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How Secondary Language Affects Children in Reading and Writing Performance

Students who enter into the educational environment with literacy skills in multiple languages present a number of substantial challenges for educators. Although second language learners (SLL) have some socio-cognitive advantages over peers who speak only one language, such as the ability to understand the communication needs of other people, children's success at second-language learning is highly dependent on such elements as parental attitude toward second-language learning and the status of the child's language(s) in his or her community. Thus, it is crucial that educators bring a positive and supportive attitude towards second-language learning to their own classrooms so that they might take advantage of students' inherent desire to learn while also taking into account some of the barriers and limitations which non-English speaking students may encounter in an English-speaking classroom.

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I have personally experienced classroom environments where I was not valued as a student because English is not my first language, and I believe that the peer relationships between SLL and their unilingual peers is greatly impacted by the attitude of the classroom teacher. For example, a teacher who demonstrates that all of her students are valuable and valued members of the classroom community, regardless of their language skills, will send a strong message to her students about tolerance, acceptance, and inclusiveness. Conversely, a teacher who behaves dismissively towards a student who is still learning the dominant language of the classroom sends a similarly strong message to her students that they need not treat others with respect and kindness. It is important for all teachers to remember that it can take quite a long time for SLLs to become fluent in their second-language, especially in oral form.

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As the Centre of Excellence for Early Childhood Development points out, such students may face developmental lags in comparison to their monolingual peers and "tend to have a smaller vocabulary in each language than monolingual children in their language. Nonetheless, their understanding of linguistic structure is at least as good and often better than that of comparative monolinguals" (p. i-ii). Thus, although SLLs may give the appearance of being less academically-accomplished than their monolingual classmates due to the difficulties they face in becoming proficient orally in their second language, this is not always the case. Thus, educators must strive to properly assess the strengths and needs of SLLs from the outset so that they might develop appropriate lessons which both acknowledge the positive benefits which the SLL brings to the classroom while also addressing the reality that many SLLs may need extra social and academic support from their teacher and classmates.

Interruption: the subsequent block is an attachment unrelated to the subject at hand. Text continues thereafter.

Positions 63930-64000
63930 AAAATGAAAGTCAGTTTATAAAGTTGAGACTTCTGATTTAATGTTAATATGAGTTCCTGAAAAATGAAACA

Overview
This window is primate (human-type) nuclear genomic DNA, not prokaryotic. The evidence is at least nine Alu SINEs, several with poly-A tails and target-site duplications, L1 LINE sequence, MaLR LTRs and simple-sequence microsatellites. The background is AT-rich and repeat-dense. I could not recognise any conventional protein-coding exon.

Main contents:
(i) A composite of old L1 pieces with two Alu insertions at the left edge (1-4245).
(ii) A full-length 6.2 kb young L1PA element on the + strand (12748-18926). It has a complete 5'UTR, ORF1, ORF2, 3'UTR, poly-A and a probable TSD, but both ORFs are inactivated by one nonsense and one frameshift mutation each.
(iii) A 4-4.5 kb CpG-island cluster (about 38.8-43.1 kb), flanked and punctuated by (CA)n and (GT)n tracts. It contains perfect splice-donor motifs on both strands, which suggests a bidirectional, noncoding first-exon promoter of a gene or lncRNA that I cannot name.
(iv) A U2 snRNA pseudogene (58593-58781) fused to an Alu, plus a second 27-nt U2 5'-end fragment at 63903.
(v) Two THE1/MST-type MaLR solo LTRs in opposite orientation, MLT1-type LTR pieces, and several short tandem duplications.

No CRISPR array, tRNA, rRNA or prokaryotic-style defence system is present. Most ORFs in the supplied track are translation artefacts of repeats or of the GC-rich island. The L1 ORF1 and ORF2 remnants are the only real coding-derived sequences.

In her scholarly paper, "Second-Language Acquisition and Bilingualism at an Early Age and the Impact on Early Cognitive Development," Elaine Bialystok emphasizes that educators cannot begin to assist SLLs as they integrate into a monolingual classroom environment until they understand the individual needs and experiences of the child herself. Bialystok recommends that educators conduct an assessment of the SLL which takes into account a number of factors including whether the child's home language is one which is valued in the larger community and whether the majority of the child's literacy tasks at home are conducted in their home language or their second language. Bialystok also suggests that SLLs are more likely to succeed at school when their parents are actively involved in (or are at the very least supportive of) the child's acquisition of a second-language. Although it is my intention, in my future professional life, to build strong relationships with the parents of all of my students, I recognize that I may have to make an extra effort with the parents of my SLL students. This is not to suggest that the parents of SLL students are not just as interested in their children's educations as the parents of monolingual students; however, there will be language and cultural barriers between myself and such parents which will need extra work to overcome so that, together, these parents and I can work in tandem to help their child acquire the language skills necessary for success in the classroom. As Bialystok notes, "information about the language, cognitive, and educational development of children with varied language backgrounds is essential to interpret the performance of these children in school and assess their development" (p. 1). Thus, it is crucial that educators do not just expect SLLs to 'keep up' with the classroom curriculum or integrate successfully with their peers without some level of support or assistance. I believe that teachers, especially those working with very young SLLs, must effectively balance providing direct instruction and support to SLLs while also giving them the autonomy and freedom to develop their own classroom coping skills.